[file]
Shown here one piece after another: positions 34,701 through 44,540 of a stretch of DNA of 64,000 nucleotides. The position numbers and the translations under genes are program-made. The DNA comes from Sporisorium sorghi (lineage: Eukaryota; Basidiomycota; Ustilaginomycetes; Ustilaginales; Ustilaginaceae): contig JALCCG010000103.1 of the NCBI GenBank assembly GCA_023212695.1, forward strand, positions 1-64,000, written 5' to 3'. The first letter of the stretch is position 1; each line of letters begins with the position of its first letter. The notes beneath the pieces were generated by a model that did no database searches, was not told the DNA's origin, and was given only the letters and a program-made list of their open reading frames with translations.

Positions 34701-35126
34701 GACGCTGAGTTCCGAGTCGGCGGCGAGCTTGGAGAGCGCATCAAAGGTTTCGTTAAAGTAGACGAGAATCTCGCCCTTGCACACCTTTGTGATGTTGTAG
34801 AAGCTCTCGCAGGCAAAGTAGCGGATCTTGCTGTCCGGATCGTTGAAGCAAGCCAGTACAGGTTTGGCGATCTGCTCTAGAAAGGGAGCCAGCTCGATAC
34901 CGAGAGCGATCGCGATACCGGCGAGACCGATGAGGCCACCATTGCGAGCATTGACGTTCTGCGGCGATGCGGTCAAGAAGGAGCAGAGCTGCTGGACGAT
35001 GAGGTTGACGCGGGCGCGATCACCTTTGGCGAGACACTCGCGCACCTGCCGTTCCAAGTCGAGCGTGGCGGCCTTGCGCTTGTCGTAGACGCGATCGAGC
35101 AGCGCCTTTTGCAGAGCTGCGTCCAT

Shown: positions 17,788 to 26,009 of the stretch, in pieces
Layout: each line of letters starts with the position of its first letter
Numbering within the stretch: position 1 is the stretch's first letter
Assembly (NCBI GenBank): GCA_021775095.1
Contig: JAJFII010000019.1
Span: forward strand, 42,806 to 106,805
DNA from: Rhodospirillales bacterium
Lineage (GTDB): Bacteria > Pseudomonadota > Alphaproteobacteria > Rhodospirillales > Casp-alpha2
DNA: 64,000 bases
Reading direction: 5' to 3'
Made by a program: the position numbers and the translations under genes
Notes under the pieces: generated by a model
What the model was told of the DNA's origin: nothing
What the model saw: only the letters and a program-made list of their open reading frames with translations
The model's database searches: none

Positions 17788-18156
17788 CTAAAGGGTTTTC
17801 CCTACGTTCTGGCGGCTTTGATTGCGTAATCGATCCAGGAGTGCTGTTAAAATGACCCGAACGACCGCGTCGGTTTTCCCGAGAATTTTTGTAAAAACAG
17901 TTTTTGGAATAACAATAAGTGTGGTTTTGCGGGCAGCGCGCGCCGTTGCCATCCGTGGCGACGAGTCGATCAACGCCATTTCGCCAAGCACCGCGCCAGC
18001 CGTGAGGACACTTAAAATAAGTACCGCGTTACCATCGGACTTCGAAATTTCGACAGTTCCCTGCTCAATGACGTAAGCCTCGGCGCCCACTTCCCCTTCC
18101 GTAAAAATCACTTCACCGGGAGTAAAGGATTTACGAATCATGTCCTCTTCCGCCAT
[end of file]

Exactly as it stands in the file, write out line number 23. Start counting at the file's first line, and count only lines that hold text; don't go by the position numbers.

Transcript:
Positions 17788-18156